Experimental and Detailed Kinetic Modeling Study of Carbon Deposition on Ni/YSZ Anode in SOFC

Thursday, 27 July 2017: 09:00
Grand Ballroom West (The Diplomat Beach Resort)
H. Watanabe, M. Kanie, M. Chanthanumataporn, T. Nagasawa, and K. Hanamura (Tokyo Institute of Technology)
The nickel/yttria-stabilized zirconia (Ni/YSZ) has widely used as an anode for solid oxide fuel cells (SOFCs). The high operation temperature allows an SOFC to operate on a wide range of fuels, including hydrocarbons and coal syngas. Direct internal reforming reactions inside SOFC porous anodes enable the hydrocarbon fuel and steam into H2 and CO. The internal reforming fuel cells eliminate the requirement for a separate fuel reformer, leading to more efficient system. Meanwhile, Ni is also a catalyst for carbon deposition reactions such as methane cracking. The deposited carbon deactivates the Ni catalyst and causes rapid cell degradation. Although the high steam/carbon ratio is able to suppress carbon formation, it lowers the electrical efficiency by steam dilution of the fuel. Thus, an optimum steam/carbon ratio results in high performance of SOFC. This study aims to investigate mechanisms of carbon deposition on Ni/YSZ anode experimentally and numerically. First, the carbon deposition on Ni/YSZ was observed with SEM/EDX. Then, carbon deposition pathways on Ni surface were studied by detailed reaction kinetics. Moreover, the impact of steam carbon ratio on carbon deposition was investigated.

 An electrolyte-supported button cell was used. The disk-type electrolyte was composed of YSZ (8 mol% Y2O3-stabilized ZrO2). The diameter and thickness of the cell were 20 mm and 300 mm, respectively. To manufacture the anode, a mixture of NiO/YSZ powder, ethyl cellulose, α-terpineol, a dispersant and a plasticizer was prepared and coated on one side of the disk (Ni:YSZ = 50:50 vol%). The disk was dried at 90 oC for 12 h and sintered at a temperature of 1300 oC. The fabricated cell was put into a quartz reactor. The temperature near the cell was measured by K-type thermocouple. The cell was heated in the reactor to 900 oC by an electric furnace. CH4 and Ar were supplied to the cell at 10 and 90 ml/min, respectively. The mixture gas impinged on the cell. During the experiment, H2 concentration in off-gas from the reactor was measured with GC. Before the cell was pulled out from the quartz reactor for ex-situ observation, the gas line was switched from CH4/Ar to Ar, and the reactor was rapidly cooled for reaction quench. Then, the carbon deposition on the cell was performed by SEM-EDX and off-gas analysis. The carbon was supposed to form on Ni surface. Thus, the one-dimensional stagnation flow model in which CH4/Ar flow impinged on the Ni plate like experimental setup was used in the calculation. Catalytic heterogeneous reactions were modeled by elemental step based reaction mechanisms developed by Maier et al. (Top. Catal., 54 (2011) 845-858). The 42 surface reactions involving 12 surface-adsorbed species were used. The transient surface coverage of carbon was calculated, and the carbon formation pathways were computationally studied.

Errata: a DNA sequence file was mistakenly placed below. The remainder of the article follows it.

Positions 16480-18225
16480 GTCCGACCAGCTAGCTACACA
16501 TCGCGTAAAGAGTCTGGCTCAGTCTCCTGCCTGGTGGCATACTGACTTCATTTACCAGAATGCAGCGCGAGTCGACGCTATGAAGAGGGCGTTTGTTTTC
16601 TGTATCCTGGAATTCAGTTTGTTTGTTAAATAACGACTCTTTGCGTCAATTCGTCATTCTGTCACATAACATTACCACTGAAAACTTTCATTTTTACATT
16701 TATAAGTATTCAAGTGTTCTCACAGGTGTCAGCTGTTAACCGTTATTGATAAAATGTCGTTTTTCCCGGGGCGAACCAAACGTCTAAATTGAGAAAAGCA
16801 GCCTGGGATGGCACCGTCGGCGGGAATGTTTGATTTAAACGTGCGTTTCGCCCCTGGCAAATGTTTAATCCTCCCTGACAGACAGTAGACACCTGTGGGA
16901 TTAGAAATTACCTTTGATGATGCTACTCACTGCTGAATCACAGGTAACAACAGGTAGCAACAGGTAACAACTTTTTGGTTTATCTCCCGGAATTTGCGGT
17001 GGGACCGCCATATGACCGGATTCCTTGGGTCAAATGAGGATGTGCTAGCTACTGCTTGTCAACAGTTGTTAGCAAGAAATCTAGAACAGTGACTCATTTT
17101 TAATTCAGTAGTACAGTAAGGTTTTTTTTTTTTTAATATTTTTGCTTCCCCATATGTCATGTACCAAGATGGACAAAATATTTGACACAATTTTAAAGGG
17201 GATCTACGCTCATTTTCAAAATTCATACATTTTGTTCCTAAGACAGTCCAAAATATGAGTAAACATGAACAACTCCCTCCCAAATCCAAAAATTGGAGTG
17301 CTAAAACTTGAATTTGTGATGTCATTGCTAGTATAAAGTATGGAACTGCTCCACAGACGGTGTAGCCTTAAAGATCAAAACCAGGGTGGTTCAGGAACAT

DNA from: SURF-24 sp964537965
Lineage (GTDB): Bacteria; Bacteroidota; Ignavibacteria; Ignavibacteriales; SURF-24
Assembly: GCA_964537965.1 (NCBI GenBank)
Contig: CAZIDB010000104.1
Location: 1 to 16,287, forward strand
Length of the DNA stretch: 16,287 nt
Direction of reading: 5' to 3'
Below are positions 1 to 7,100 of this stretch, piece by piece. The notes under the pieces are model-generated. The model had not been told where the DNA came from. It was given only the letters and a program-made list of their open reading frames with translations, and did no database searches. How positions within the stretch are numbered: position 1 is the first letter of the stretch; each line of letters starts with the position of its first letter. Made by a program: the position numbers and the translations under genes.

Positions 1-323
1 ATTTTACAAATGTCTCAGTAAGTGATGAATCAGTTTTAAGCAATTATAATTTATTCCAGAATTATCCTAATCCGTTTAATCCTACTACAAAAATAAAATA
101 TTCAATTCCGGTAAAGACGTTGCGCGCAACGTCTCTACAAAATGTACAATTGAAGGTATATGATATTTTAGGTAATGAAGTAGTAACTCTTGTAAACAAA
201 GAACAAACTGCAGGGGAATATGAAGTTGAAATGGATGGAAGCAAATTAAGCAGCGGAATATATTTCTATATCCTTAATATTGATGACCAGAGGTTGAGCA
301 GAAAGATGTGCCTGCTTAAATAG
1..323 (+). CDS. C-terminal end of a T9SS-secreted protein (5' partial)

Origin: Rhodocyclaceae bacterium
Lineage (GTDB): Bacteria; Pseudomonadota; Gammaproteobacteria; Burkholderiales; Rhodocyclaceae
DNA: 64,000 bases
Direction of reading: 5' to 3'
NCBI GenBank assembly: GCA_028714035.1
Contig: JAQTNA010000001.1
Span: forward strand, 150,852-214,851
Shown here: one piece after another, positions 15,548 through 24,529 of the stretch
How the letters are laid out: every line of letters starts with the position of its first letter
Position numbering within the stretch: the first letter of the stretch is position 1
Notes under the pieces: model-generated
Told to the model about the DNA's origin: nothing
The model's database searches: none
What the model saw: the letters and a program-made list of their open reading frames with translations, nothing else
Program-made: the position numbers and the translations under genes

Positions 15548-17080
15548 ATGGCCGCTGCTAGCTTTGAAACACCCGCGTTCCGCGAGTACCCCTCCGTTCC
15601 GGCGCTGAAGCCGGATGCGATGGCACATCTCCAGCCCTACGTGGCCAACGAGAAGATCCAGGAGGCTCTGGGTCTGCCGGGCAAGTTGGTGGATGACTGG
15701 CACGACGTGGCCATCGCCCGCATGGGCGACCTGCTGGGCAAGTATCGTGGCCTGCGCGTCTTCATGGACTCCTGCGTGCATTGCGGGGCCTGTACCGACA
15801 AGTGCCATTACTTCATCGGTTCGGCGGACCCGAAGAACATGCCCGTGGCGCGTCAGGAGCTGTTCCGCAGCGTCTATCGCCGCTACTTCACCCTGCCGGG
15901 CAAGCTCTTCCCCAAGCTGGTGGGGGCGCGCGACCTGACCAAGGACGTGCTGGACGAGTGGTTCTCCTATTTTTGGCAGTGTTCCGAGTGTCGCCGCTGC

As a result, the amount of carbon was increased as time proceeded in the experiment. The amount of deposited carbon measured with the balance corresponded to that estimated from H2 concentration, assuming that the carbon was formed through CH4 decomposition (CH4 → C + 2 H2). It was shown that the mass was well balanced in the experimental system. SEM-EDX analysis showed that carbon was deposited on not YSZ but Ni surface, indicating Ni acted as catalyst for carbon deposition as reported by previous studies. 20 min after CH4/Ar was supplied, the Ni/YSZ layer started to expand. A swelling ratio based on the initial cell thickness became over 100 % after 60 min. SEM observation showed that the porous anode structure was destroyed by the carbon growth. In fact, the recovery of the anode structure was difficult once the anode was expanded even if the carbon was removed by reforming. Calculation showed that the surface coverage of carbon became over 0.9 within 10 sec when CH4/Ar was supplied to Ni substrate at the same condition as the experiment. Carbon was formed on the surface subsequent to CH4 adsorption on Ni surface and dissociation reactions. CH4 adsorption reaction on Ni surface showed a high sensitivity against the carbon formation. Calculation also showed that the carbon was not formed when S/C (steam carbon ratio) was less than 1.0 where the carbon was formed in equilibrium condition, indicating kinetics of surface reaction played an important role in the carbon deposition than equilibrium.